Bacteria used to bolster ancient buildings

Tuesday, 03 August, 2004


Micro-organisms thriving in polluted urban areas are held largely responsible for the crumbling of cultural heritage sites worldwide. Now, scientists from the University of Portsmouth, England, are looking at ways to reverse the trend and put some of the bacteria to good use.

The team, led by Dr Eric May, is part of Biobrush " short for Bioremediation for Building Restoration of the Urban Stone Heritage - a European initiative coordinated from the United Kingdom that takes a novel approach to conserving European heritage.

The aim is to devise a biotechnology tool based on bioremediation that is safe and environmentally friendly to use. To achieve this, the scientists plan to sequentially link mineralisation processes of desulfurication and denitrification and organic removal to the consolidation phenomenon of bio-calcification.

It has been proved that some micro-organisms use sulphate, nitrate or organic residues to form layers of calcite on mineral surfaces. The project brings together microbiologists, material scientists, conservators and industrial consultants from five European countries.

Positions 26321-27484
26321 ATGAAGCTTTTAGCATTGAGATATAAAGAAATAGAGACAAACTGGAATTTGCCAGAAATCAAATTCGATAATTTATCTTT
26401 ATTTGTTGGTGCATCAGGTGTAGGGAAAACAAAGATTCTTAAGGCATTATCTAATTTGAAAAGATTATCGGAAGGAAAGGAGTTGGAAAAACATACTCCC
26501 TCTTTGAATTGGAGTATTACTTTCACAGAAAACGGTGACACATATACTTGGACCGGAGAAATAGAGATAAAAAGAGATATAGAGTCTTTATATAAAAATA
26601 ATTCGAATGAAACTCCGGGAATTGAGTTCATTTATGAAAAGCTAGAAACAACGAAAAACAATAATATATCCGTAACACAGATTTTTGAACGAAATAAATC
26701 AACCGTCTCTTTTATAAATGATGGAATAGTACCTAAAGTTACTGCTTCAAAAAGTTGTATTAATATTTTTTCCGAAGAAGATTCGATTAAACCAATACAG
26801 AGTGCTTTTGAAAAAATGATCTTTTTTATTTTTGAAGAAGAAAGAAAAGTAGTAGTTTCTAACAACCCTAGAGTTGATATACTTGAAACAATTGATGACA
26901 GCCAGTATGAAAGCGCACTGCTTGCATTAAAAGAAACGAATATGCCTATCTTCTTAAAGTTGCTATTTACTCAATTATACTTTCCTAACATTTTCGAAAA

Working in collaboration with institutions from Italy, Greece, Latvia and Germany, the team at Portsmouth University has specified a number of micro-organisms that are safe and effective to use to destroy mineral salt crusts and organic compounds.

They have also identified other bacteria that can produce biocalcite that helps to consolidate stone materials after the initial course of treatment.

Different treatment combinations are undergoing tests in laboratory conditions as well as on site under the various climatic conditions of northern and southern Europe, and include a medieval castle in Latvia, a town hall in Germany, a cathedral in Italy and an ancient settlement in Greece.

Existing conservation practices such as the application of fixatives and water-repellent coatings are often complicated and occasionally ineffective. Mechanical processes for the removal of crusts can cause the loss of the original surface; physico-chemical cleaning can bring about colour changes in rock.

The innovative technology using bioremediation is expected to be reversible, easily controllable and possibly cheaper than current practice. Early in 2005, at the end of the four-year research program, the consortium will also present a technology implementation plan, helping partners in industry and commerce to put the results of the Biobrush research to large-scale practical use.

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